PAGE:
The systematic review I referenced previously also investigated the risk for contamination of produce or animal products with pathogenic bacteria. Both organic and conventional animal products were commonly contaminated with Salmonella and Campylobacter species.

Due to the use of manure over synthetic fertilizers, it was found that organic produce has a higher risk of E. coli contamination. The review also found that conventionally raised chicken and pork products have a higher risk of contamination of antibiotic-resistant bacteria, probably due to the liberal use of antibiotics. Some antibiotics are being banned for use in livestock as a precaution, particularly in the EU, but it’s debatable if their use in animals has any significant contribution to antibiotic-resistant pathogens in humans (we know this is mainly due to inappropriate antibiotic prescriptions).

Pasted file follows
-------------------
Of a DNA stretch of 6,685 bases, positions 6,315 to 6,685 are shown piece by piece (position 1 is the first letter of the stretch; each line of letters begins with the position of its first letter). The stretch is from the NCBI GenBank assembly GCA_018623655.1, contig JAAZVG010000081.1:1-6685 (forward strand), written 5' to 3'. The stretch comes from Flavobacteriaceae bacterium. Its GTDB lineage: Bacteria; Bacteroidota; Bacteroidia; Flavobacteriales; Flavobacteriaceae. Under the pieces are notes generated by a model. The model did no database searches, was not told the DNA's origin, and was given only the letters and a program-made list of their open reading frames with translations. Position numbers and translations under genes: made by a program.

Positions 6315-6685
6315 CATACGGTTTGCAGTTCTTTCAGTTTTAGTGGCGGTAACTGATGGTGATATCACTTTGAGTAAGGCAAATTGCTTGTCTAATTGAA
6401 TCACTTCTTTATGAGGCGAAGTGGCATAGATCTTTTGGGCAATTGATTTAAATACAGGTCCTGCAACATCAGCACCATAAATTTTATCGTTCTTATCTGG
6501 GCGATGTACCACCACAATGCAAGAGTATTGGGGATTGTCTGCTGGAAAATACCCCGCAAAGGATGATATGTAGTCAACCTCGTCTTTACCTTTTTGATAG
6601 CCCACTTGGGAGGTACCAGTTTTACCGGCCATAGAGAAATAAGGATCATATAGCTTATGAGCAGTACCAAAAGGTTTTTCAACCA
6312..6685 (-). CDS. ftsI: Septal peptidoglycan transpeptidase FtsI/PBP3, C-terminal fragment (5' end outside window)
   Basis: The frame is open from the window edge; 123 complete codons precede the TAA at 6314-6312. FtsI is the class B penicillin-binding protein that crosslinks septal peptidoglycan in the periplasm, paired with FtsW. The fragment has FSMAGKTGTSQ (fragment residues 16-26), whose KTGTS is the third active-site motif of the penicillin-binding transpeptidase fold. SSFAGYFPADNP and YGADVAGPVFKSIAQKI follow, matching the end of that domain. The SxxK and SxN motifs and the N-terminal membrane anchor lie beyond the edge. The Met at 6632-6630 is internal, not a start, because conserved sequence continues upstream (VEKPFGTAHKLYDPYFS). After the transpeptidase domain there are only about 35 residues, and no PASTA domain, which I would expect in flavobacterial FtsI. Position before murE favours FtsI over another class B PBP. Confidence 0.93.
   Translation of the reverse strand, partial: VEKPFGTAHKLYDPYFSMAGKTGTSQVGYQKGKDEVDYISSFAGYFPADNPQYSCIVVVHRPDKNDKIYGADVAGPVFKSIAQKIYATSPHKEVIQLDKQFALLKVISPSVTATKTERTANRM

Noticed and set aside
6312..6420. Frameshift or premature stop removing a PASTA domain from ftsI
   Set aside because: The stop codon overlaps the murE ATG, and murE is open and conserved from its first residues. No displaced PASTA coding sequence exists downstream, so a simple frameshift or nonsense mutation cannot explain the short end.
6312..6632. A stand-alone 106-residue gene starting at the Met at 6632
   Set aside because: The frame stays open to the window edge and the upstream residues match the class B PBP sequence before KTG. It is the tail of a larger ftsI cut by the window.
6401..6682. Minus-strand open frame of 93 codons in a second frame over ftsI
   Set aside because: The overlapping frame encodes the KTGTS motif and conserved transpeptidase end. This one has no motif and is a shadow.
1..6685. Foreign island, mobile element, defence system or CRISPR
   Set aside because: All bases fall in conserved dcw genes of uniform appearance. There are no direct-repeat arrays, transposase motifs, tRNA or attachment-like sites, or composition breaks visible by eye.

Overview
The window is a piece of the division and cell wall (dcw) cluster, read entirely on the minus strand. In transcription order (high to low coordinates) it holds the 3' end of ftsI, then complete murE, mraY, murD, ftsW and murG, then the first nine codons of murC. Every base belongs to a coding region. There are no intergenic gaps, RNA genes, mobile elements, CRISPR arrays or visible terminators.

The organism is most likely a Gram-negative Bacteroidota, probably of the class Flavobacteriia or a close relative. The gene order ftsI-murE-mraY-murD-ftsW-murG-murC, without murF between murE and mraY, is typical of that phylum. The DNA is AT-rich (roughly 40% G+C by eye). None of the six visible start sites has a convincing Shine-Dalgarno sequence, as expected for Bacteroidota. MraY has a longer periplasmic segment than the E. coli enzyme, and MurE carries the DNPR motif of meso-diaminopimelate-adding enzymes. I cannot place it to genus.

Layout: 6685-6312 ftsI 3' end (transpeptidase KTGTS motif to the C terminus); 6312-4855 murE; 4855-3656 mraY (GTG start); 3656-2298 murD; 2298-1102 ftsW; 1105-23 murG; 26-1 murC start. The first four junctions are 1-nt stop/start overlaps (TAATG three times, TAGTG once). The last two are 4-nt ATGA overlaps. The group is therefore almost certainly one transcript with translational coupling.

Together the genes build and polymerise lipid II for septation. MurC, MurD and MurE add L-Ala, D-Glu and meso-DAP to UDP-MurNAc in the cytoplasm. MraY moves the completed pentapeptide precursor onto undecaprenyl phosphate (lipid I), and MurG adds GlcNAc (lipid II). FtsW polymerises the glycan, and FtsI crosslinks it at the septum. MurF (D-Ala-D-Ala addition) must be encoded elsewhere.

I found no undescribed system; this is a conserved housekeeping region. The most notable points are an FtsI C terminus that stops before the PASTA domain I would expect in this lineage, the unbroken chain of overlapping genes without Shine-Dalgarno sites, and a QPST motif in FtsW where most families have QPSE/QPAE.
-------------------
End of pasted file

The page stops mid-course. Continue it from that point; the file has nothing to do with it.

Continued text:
Is organic food more expensive?


This is another area where region makes a big difference. Logistical costs will obviously vary depending on where you live and this can make a big impact, but let’s look at the average. According to this Consumer Reports article  (USA data), 100 different products were compared and on average organic foods were 47 percent more expensive. However, the range was large, with some organic products actually being as much as 13 percent cheaper while others cost three times the price of their non-organic counterpart.


Is organic really worth it?


In the end, this is only a question you can answer. I want to reiterate that this isn’t a black or white answer – you can certainly buy a mixture of organic and non-organic foods depending on various factors like personal preference and prices.

For my money, if there’s a similar price between foods I’d probably go for the organic food. I personally prefer to support free-range conditions for animals both for nutrition and moral ends, but I’m not sold that organic is always best. Certainly, the evidence isn’t conclusive and given the number of variables that must be considered, there’s no definitive answer across the board. I’m also wary of the placebo effect and how that might impact my perception of how healthy or tasty a food is.

Whatever you think the right choice is for your household, I hope you feel better informed after getting to the end of this article!

Thanks for reading,